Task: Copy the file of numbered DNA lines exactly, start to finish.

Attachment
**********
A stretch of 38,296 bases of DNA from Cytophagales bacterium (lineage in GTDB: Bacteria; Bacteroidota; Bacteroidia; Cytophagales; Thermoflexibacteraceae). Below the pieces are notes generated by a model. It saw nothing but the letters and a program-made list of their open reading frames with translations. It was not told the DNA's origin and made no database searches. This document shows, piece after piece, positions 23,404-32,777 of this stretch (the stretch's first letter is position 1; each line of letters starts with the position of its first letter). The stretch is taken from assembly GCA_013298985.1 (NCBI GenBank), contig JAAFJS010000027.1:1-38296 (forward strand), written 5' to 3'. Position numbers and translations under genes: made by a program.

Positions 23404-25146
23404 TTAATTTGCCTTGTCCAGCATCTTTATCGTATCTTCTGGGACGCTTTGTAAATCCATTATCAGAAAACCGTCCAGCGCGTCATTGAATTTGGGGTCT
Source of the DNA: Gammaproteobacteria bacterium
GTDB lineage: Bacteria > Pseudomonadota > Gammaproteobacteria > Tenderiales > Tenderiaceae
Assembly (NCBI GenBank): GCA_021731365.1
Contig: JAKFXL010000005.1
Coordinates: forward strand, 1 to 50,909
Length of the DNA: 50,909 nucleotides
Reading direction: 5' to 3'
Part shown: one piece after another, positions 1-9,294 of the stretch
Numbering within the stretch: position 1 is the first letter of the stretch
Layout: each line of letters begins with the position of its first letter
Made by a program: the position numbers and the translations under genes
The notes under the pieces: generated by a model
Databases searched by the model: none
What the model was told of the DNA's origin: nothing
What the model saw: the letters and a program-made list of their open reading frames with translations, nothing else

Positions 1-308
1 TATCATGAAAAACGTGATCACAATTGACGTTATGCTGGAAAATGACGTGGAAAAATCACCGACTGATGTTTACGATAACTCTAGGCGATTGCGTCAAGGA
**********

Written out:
A stretch of 38,296 bases of DNA from Cytophagales bacterium (lineage in GTDB: Bacteria; Bacteroidota; Bacteroidia; Cytophagales; Thermoflexibacteraceae). Below the pieces are notes generated by a model. It saw nothing but the letters and a program-made list of their open reading frames with translations. It was not told the DNA's origin and made no database searches. This document shows, piece after piece, positions 23,404-32,777 of this stretch (the stretch's first letter is position 1; each line of letters starts with the position of its first letter). The stretch is taken from assembly GCA_013298985.1 (NCBI GenBank), contig JAAFJS010000027.1:1-38296 (forward strand), written 5' to 3'. Position numbers and translations under genes: made by a program.

Positions 23404-25146
23404 TTAATTTGCCTTGTCCAGCATCTTTATCGTATCTTCTGGGACGCTTTGTAAATCCATTATCAGAAAACCGTCCAGCGCGTCATTGAATTTGGGGTCT
Source of the DNA: Gammaproteobacteria bacterium
GTDB lineage: Bacteria > Pseudomonadota > Gammaproteobacteria > Tenderiales > Tenderiaceae
Assembly (NCBI GenBank): GCA_021731365.1
Contig: JAKFXL010000005.1
Coordinates: forward strand, 1 to 50,909
Length of the DNA: 50,909 nucleotides
Reading direction: 5' to 3'
Part shown: one piece after another, positions 1-9,294 of the stretch
Numbering within the stretch: position 1 is the first letter of the stretch
Layout: each line of letters begins with the position of its first letter
Made by a program: the position numbers and the translations under genes
The notes under the pieces: generated by a model
Databases searched by the model: none
What the model was told of the DNA's origin: nothing
What the model saw: the letters and a program-made list of their open reading frames with translations, nothing else

Positions 1-308
1 TATCATGAAAAACGTGATCACAATTGACGTTATGCTGGAAAATGACGTGGAAAAATCACCGACTGATGTTTACGATAACTCTAGGCGATTGCGTCAAGGA